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-   -   TIM in FCO - update (https://www.fodors.com/community/europe/tim-in-fco-update-1316433/)

Centralparkgirl May 21st, 2017 10:22 PM

TIM in FCO - update
 
We arrived in FCO yesterday (Sunday) and this might be helpful to others.

We asked someone who worked in the airport where the shop was and we were told it was in another terminal. While heading to retrieve luggage, I decided to ask another person and that individual gave us accurate information. After exiting luggage, while walking toward trains, etc., there is a small TIM kiosk (near others that sell shuttle tickets) on the right side, opposite a large bagel place.

We bought two SIM's: 100 minutes (anywhere), 4 GB, for 30 days at 35 euros each.

I had read here that some people had trouble with activation. I was told, they're activated in the order they are purchased. In any case, the phones were up and running in 30 minutes and other than some issues with Imessage, they work perfectly. You're given a little card with phone number on it which I immediately put in contacts in case we need to call each other.

I hope this help others. I also reset my phone so I can monitor the amount of data I use even though I will not go through 4GB on this trip.

bvlenci May 22nd, 2017 10:34 AM

Thanks so much for the update. I had heard that there was a TIM kiosk near the baggage carousels in Terminal 3. Would that be the one you visited?

One thing that perplexes me is that the plan you describe sounds like the TIM for Visitors plan, but it's supposed to cost €30, not €35.

Centralparkgirl May 22nd, 2017 01:05 PM

It is, but after you leave the luggage area. As you walk to transportation (including Leonardo Express), you walk right past it.

I was very tired and I can't recall if the plan was posted on the back wall of the kiosk or not, but 35 euros was what we were quoted and paid.

kybourbon May 24th, 2017 01:57 AM

Good to know. It used to be smaller kiosks only offered services to add to your existing TIM service and you had to go to a larger store for visitor type of services. Do they still require your passport?

I got a TIM sim at a small store in Matera last fall. It was across from Piazza Vittorio Veneto.

Burrata May 27th, 2017 04:04 AM

re: paying €35 at FCO kiosk. I read on another travel forum (TA) that the TIM kiosk is a franchise and can ask that price without informing the customer of the true price.

I was staying at the airport and had an early flight to Bari. I was not planning to go into Rome and the closest TIM store was at the nearby mall. It would have cost more to go to the mall then pay the additional €5.

Centralparkgirl May 27th, 2017 08:47 AM

Yes. They did require our passports.

Whether 30 or 35 euro - after a 9 hour flight, I was happy to get the sim quickly right in the airport on a Sunday. In general, I like to get the best price, but there wasn't any way for me to know prices at other TIM shops. Also, I think when someone wrote about 30 euros on an earlier post, it was for less data. I'm not really sure.

indyhiker May 27th, 2017 09:02 AM

When you think of the overall cost of a trip abroad, 5 Euros is pretty insignificant. We've twice purchased SIM cards at the TIM store in Termini. The pricing they offered for tourist plans never quite matched what TIM's website said. It took us well over 2 hours (which is super fun after a long flight) to get the first SIM card in 2015. Long lines, malfunctioning computers and a staff that didn't seem very efficient. When we went back the following year, the process went quicker but there was still a long line. I will gladly paid more to avoid that shop.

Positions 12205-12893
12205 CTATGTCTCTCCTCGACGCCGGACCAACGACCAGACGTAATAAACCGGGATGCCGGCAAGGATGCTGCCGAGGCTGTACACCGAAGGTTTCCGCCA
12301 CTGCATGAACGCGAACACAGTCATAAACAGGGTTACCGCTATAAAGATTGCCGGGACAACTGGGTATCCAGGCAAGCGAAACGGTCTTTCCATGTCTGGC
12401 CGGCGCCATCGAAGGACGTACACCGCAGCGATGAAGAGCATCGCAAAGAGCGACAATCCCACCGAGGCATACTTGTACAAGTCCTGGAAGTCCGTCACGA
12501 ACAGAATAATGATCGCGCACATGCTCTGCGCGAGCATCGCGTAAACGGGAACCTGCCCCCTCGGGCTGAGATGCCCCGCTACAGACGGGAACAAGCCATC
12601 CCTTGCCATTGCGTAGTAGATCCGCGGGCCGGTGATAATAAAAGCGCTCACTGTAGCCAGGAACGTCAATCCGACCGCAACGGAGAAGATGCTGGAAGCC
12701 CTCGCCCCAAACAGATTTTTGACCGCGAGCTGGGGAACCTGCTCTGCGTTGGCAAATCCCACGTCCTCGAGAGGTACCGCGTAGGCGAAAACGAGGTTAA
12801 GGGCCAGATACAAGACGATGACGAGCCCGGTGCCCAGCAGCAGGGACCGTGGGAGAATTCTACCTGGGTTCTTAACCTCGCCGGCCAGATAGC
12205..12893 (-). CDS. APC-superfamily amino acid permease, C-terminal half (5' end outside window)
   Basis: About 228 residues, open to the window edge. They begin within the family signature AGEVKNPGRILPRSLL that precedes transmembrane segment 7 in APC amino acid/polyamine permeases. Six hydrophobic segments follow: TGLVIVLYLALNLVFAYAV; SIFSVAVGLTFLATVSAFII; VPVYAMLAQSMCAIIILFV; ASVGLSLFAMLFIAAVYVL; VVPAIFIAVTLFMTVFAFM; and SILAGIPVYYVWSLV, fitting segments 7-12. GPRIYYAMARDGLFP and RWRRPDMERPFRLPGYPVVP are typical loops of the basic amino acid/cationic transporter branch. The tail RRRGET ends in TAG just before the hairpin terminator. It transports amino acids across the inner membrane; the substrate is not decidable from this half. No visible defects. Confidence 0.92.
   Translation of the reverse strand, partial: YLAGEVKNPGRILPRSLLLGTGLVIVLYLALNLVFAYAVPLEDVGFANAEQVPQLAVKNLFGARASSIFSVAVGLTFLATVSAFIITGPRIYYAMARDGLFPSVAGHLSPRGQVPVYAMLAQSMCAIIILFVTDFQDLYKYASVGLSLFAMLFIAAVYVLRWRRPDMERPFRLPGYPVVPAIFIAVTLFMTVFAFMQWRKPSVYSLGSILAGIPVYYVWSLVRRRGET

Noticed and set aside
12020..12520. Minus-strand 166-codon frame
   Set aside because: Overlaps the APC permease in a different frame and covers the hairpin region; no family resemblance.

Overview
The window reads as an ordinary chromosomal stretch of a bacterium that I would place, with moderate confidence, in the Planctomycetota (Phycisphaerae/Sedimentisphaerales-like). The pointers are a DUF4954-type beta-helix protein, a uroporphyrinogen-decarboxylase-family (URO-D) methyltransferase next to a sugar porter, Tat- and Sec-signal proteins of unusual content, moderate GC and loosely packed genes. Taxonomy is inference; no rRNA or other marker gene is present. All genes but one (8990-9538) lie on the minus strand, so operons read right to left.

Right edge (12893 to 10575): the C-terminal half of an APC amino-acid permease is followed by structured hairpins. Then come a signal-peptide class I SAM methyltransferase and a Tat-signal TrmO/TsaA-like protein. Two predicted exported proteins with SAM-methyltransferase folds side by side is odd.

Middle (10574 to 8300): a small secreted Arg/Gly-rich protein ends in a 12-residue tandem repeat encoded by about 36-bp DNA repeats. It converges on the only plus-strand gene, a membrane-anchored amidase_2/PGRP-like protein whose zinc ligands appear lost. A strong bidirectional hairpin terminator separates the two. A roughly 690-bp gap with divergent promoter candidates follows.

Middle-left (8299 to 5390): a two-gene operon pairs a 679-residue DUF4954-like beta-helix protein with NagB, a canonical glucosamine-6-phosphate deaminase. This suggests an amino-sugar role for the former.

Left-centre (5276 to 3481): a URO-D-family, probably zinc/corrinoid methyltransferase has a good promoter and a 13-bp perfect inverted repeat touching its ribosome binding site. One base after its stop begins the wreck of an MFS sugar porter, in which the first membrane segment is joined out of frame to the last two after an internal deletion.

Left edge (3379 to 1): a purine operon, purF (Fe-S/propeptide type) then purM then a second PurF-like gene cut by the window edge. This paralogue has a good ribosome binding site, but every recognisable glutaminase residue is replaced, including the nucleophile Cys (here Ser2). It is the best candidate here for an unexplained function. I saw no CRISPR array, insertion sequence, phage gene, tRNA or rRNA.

In contrast, we recently bought a SIM card for 10 Euros in Seville at a Vodaphone shop in about five minutes. I wish it was always that cheap and easy.

bvlenci May 27th, 2017 11:47 AM

I wouldn't mind paying the €5 extra, it just confused me because CentralParkGirl didn't mention the name of the plan.

There's a plan that's cheaper although a little more complicated. Foreigners (defined as people born outside Italy, even if naturalized citizens) can get an option called TIM International Super 1000 <b> if they're new clients of TIM </b>. In other words, you can't add it to an existing SIM card.

TIM International Super 1000 is intended for immigrants to Italy, or for people studying or working in Italy, not tourists, although nothing forbids its sale to tourists. It's a monthly plan that gets renewed automatically, either from your credit card or from your reserve credit. For this reason, I would be sure to pay cash for the plan, otherwise, with the language difference and all, the salesperson may think you want to renew it using your credit card, and then you might have trouble canceling the plan from overseas.

This plan costs €9.99 a month, plus the €10 cost of the SIM card. It includes 1000 minutes for calls, including 300 minutes to a limited number of foreign countries, none of which are European or English speaking countries. It also has 10 gb of fast data. Calls to the rest of Europe and to Australia, Canada and the USA cost €0.15 a minute, payable from your reserve credit. Text messages are not included, and would be paid from your reserve credit.